Following these simple steps will greatly reduce your risk of catching a cold
No 1 Wash your hands after being in a crowded place or in the same room as someone with a cold. This really works. A survey published in the American Journal of Preventive Medicine showed that episodes of colds and flu among 1,442 naval recruits at a training centre in Great Lakes Illinois almost halved after they were commanded to wash their hands more frequently.
The old theory about colds was that cold viruses were spread through the air, carried on tiny droplets of moisture that were then breathed in by other people. This is certainly one method of catching a cold, but experts now believe that many or even most colds are passed on via hands.
No 2 Don't touch your nose and eyes unless you have to. We all do this many times a day without being aware of it. Once the virus is on your hands it's all too easy to transfer it and tears drain from the eyes via a duct into the nose so virus can easily spread from the eyes to the nose.
During a cough or sneeze, 40,000 infected droplets may be expelled as far as 30 feet. Some of these droplets will be deposited on objects, where the virus may survive for up to three hours, to be picked up by anyone who touches the object.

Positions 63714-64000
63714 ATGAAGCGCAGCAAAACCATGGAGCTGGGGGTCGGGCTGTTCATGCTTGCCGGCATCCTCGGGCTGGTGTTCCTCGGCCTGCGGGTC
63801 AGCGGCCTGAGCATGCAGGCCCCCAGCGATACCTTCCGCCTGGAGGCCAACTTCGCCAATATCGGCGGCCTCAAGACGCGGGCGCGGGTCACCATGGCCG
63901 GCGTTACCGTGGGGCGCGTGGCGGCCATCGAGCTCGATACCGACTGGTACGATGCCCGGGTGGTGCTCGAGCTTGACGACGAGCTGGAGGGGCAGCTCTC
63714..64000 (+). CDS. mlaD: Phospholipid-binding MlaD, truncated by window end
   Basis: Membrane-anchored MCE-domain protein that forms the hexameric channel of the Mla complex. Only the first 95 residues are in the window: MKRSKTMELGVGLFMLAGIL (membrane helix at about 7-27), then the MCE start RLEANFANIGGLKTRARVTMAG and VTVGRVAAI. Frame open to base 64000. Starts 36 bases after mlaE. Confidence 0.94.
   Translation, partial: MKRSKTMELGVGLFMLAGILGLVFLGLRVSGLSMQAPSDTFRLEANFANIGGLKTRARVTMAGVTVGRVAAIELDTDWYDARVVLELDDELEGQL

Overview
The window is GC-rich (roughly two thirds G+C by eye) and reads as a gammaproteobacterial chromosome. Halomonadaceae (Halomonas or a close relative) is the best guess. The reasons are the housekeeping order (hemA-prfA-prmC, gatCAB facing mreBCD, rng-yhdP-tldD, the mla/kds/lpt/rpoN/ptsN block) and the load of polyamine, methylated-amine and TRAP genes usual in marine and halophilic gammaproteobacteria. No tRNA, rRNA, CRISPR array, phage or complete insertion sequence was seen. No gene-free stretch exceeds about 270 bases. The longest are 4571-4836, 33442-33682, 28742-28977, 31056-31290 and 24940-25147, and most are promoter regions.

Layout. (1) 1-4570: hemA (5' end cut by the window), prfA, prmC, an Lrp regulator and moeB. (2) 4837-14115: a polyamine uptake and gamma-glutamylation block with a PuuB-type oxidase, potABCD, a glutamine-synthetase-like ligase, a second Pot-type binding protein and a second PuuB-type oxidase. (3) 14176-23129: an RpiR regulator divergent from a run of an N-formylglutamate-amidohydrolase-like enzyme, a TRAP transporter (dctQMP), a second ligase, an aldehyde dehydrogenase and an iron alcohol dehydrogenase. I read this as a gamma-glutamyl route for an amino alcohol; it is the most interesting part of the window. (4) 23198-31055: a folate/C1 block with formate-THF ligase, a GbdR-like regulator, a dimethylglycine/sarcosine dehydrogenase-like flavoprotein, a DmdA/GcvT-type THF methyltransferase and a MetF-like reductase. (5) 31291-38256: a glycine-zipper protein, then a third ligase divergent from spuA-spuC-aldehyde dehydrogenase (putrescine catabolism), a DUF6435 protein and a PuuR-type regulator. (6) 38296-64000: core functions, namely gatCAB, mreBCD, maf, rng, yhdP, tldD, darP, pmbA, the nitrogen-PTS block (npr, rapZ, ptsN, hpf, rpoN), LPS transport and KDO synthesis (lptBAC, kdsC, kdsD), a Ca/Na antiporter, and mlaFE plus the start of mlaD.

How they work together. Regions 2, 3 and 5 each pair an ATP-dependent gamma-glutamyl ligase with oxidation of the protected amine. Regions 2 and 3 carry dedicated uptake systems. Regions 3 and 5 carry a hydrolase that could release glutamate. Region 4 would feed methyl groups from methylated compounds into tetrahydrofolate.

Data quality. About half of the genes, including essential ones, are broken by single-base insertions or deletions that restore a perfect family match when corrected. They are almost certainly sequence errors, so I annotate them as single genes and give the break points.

Door handles, handrails on public transport, light switches and crockery are common culprits. You can also pick up cold virus by shaking hands with someone who has recently blown their nose.
No 3 We often pick up colds from people we have never met so wear gloves when you travel on public transport. Yes I know that to some people this might seem a bit over the top but it is very easy to pick up cold virus from handrails on the bus or Tube.
No 4 Your granny was right: you need to wrap up. In an experiment at Cardiff University's Common Cold Centre 90 volunteers spent 20 minutes with their feet in cold water and, surprise, surprise: 29 per cent developed cold symptom within five days compared to 9 per cent of the control group who simply dangled their feet in an empty bowl.
No 5 When wrapping up don't forget your nose - you should cover it with a scarf when the weather is cold. The importance of the effect of cold air in the nose is a new idea. Professor Ron Eccles, director of the Cardiff centre who came up with it, says that viruses multiply in the cells that line the nose, and they breed faster when the cells are cool.